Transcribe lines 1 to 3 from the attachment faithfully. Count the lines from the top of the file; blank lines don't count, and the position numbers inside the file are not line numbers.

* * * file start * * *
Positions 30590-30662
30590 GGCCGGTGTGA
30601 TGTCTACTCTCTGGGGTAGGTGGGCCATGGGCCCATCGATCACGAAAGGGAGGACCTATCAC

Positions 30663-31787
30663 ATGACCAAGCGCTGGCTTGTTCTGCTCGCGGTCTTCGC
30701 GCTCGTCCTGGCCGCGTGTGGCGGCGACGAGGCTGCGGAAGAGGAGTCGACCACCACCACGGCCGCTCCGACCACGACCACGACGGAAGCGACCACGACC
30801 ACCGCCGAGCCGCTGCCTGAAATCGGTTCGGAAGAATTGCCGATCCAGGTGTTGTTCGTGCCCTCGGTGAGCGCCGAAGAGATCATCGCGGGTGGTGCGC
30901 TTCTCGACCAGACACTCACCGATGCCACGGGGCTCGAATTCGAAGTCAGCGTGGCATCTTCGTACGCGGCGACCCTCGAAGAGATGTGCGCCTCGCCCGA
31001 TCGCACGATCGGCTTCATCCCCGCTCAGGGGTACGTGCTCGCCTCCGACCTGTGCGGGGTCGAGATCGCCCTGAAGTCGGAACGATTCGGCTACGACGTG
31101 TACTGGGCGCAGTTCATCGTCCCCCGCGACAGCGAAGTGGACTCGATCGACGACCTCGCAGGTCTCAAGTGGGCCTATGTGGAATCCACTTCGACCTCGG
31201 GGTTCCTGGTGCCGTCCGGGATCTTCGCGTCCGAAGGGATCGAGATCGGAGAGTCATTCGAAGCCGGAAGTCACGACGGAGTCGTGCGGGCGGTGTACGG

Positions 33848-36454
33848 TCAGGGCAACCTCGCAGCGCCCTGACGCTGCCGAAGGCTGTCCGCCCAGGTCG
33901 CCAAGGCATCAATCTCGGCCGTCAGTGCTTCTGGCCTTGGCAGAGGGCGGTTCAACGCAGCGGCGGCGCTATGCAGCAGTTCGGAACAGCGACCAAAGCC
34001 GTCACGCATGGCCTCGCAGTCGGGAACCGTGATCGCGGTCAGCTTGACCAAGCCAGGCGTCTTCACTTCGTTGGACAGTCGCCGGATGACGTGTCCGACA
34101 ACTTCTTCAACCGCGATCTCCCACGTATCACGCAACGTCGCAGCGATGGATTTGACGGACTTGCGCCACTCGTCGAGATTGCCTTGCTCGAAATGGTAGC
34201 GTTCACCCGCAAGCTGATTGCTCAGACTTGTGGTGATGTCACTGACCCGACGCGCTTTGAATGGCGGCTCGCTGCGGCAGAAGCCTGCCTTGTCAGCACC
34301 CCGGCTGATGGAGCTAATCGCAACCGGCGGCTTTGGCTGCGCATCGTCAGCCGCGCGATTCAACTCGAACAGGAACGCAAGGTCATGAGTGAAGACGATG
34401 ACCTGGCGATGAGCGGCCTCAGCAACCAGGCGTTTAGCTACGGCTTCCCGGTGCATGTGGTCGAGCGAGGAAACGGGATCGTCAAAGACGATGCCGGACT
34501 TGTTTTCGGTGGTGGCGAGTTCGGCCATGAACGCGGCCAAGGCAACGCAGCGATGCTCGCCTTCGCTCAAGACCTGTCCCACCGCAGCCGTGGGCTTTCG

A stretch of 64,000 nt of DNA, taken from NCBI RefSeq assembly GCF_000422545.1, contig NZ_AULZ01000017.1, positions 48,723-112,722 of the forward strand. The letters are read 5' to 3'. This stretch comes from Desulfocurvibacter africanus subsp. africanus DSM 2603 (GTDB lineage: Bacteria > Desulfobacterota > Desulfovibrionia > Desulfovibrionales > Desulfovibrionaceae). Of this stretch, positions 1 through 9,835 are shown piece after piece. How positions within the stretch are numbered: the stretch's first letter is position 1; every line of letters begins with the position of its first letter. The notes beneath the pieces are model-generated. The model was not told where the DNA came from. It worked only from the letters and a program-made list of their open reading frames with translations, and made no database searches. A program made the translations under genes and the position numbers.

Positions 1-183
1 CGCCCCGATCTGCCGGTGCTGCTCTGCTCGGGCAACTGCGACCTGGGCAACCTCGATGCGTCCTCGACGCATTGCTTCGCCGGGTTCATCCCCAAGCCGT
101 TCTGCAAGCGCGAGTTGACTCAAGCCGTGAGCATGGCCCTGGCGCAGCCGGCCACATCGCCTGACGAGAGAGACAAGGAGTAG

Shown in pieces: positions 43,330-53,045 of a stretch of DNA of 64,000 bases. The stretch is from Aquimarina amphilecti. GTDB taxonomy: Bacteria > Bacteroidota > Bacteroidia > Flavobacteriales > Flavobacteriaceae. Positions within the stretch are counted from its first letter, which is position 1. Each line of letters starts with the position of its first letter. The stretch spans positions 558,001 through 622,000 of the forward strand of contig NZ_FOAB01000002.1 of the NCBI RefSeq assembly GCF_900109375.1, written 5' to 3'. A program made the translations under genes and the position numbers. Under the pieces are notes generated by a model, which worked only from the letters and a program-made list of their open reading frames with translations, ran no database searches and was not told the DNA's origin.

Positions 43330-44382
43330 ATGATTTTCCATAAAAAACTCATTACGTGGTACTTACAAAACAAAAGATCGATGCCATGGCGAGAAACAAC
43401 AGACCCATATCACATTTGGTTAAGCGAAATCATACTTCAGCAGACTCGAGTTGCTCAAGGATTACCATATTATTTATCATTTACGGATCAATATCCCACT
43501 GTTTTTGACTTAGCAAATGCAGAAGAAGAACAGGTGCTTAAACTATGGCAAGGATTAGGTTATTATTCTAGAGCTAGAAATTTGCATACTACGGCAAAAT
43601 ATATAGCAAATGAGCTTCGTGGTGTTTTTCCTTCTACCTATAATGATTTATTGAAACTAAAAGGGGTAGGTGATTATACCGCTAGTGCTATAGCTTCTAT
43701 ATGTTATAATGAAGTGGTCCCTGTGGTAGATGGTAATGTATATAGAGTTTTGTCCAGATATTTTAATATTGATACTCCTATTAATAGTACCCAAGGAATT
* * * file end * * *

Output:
Positions 30590-30662
30590 GGCCGGTGTGA
30601 TGTCTACTCTCTGGGGTAGGTGGGCCATGGGCCCATCGATCACGAAAGGGAGGACCTATCAC